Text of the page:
Some Protestant churches are very compatible with the Orthodox churches. In fact, the Antiochian Orthodox Church has many former Protestants among its members and leaders. There is a shared interest in holding to the faith delivered to the saints between many of those who are Protestants and many of the members of the Orthodox churches.

      You ask why has the split between the Orthodox and Protestants caused so much division. I suggest that the answer in part is the confusing nature of Protestantism. When many in the Orthodox look at Protestantism, what they see is disaster. Because there is no central control, there is no way to guard against heresy. Sometimes, Protestant pastors have no formal theological education, and, frankly, sometimes their leaders are bombastic and do very strange things. Coupled with the fact that many Orthodox lump all sorts of cults into “Protestantism,” even Jehovah Witnesses who deny the Trinity and Mormonism who believe in a pluralism of gods, one can understand why to the Orthodox eyes, Protestantism is dangerous for one’s soul.

      Likewise, some Protestant groups see the Orthodox churches as having a form of God, but denying in practice His life-giving power, and so they seek to evangelize the Orthodox, which does not go over well with Orthodox leaders.

      I have friends who are Orthodox. I read writers who are Orthodox. I use the Orthodox Study Bible. I admire many things in the Orthodox Church. I also have friends in various Protestant churches and I attended a Protestant Seminary and attend a church that would probably consider itself to be Protestant. I believe that all who call on the Jesus of Scripture in sincerity and truth are brothers and sisters. We are one church. I also recognize that in both the Protestant churches and in the Orthodox churches, there are false teachers, those who seek power, fame, and to build up their own institutions; those who will condemn anyone who is not following them. But the true church is not a Protestant Church or an Orthodox Church. The true church is Christ’s church. If Christ’s presence is in the members of the church, then that is what matters far more than labels ever will. If Christ has withdrawn His presence from the church (see Revelation 2 & 3), then the church is not His church, even if it has the “right” label.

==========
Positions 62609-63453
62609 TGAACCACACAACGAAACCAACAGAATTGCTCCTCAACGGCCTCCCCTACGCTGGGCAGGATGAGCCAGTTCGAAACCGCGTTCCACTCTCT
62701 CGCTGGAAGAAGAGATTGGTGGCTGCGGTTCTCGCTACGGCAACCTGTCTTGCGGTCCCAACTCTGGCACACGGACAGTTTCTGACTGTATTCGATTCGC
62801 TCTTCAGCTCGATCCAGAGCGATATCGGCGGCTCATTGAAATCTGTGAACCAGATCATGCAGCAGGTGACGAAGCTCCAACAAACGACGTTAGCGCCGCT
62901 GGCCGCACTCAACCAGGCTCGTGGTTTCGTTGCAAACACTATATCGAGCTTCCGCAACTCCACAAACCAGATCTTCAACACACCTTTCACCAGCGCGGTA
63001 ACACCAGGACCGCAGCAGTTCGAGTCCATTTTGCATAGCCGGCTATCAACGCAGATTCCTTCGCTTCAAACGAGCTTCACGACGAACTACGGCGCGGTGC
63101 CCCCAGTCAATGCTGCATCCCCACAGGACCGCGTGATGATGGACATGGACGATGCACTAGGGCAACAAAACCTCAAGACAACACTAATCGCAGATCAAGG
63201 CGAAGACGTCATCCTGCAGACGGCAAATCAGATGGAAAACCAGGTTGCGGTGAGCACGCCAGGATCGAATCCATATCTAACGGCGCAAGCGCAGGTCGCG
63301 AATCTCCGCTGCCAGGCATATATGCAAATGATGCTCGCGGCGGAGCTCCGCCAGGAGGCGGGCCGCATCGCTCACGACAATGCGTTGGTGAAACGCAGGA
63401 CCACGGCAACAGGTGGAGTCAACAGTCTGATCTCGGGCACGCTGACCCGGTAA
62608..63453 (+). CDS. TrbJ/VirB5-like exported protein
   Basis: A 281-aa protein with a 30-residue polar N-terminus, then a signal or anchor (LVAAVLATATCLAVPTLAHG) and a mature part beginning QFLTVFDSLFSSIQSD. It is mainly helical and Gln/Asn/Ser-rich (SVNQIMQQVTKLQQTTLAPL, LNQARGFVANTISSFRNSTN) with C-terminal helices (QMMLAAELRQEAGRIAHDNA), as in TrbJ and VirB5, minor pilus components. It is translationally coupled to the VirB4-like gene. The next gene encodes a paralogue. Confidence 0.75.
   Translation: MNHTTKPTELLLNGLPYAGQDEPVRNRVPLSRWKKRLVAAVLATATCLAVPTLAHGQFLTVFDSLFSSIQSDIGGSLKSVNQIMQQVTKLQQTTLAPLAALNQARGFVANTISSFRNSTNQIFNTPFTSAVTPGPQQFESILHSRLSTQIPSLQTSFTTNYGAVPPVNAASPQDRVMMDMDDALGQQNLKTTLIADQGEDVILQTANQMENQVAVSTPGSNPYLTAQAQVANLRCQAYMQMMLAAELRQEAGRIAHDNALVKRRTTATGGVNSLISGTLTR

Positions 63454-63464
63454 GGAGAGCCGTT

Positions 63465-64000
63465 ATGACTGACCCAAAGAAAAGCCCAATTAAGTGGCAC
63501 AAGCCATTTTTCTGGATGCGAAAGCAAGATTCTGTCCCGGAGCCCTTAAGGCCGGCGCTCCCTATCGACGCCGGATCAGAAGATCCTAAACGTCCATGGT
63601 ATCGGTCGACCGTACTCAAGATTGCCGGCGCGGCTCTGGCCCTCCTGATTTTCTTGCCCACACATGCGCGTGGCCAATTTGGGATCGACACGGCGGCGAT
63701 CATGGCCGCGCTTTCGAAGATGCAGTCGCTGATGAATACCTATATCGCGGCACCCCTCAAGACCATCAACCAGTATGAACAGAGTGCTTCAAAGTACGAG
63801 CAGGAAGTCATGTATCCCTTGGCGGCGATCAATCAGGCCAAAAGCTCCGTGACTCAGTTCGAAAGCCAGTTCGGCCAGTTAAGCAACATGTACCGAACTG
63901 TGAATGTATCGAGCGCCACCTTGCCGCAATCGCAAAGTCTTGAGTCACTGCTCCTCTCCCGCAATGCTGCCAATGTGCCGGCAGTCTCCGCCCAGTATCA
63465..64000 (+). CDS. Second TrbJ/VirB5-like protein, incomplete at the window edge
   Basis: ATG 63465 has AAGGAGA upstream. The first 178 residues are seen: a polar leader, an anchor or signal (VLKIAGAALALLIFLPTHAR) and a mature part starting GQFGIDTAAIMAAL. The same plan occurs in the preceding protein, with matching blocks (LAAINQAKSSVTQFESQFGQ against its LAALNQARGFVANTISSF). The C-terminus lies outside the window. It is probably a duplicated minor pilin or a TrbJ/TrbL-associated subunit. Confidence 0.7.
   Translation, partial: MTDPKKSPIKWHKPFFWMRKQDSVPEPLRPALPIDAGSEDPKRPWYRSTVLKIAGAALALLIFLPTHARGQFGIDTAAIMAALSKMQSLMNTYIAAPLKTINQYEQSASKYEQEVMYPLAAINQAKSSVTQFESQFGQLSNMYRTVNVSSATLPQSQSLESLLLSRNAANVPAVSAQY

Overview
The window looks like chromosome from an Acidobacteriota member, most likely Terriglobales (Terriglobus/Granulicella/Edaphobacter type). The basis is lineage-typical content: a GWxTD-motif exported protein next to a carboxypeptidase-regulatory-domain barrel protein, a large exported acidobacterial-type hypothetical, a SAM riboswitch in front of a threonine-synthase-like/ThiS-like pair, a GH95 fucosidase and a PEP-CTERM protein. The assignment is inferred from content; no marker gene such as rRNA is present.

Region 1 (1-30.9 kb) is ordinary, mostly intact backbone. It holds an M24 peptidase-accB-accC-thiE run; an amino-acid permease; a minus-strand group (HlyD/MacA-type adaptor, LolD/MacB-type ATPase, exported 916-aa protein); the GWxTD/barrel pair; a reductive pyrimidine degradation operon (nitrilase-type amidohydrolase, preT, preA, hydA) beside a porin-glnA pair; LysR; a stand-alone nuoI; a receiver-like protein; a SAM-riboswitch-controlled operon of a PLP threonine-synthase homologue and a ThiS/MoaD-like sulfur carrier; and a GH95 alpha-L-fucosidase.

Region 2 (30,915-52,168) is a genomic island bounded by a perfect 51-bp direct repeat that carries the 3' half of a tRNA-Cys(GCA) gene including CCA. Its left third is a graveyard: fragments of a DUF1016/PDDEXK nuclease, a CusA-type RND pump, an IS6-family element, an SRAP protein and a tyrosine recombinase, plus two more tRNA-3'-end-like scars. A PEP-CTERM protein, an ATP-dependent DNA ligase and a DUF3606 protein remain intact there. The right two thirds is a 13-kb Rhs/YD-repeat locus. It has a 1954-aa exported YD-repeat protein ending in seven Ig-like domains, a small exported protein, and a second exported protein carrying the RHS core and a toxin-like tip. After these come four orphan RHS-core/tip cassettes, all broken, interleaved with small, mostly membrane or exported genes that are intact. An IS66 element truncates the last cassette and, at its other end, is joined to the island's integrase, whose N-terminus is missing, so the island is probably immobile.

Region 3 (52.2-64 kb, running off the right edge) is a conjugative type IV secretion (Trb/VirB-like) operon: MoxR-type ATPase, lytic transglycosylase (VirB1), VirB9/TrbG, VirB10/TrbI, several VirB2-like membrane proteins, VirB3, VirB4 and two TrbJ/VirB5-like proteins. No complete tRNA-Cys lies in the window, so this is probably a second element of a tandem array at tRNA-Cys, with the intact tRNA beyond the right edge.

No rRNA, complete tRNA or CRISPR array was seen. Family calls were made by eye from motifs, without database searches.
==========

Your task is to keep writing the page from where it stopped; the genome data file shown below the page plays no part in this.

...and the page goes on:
I encourage you to help be a mediator between all who may seek to divide His church. Those who sow discord among the brothers God hates (Proverbs 6:19). Christ’s great prayer for us that we would all be one (John 17:21). Satan’s strategy long has been to divide and destroy. We must pull together all true believers in Jesus and keep that unity. I know that in every church there are those who by their fruit demonstrate that they are not followers of God. We are not told to maintain unity with them. But for all who are bearing the fruit of the Spirit in their lives, we should be in unity. Peace making is the will of the Father.

      I know this is somewhat lengthy, but I hope it is helpful.

      Reply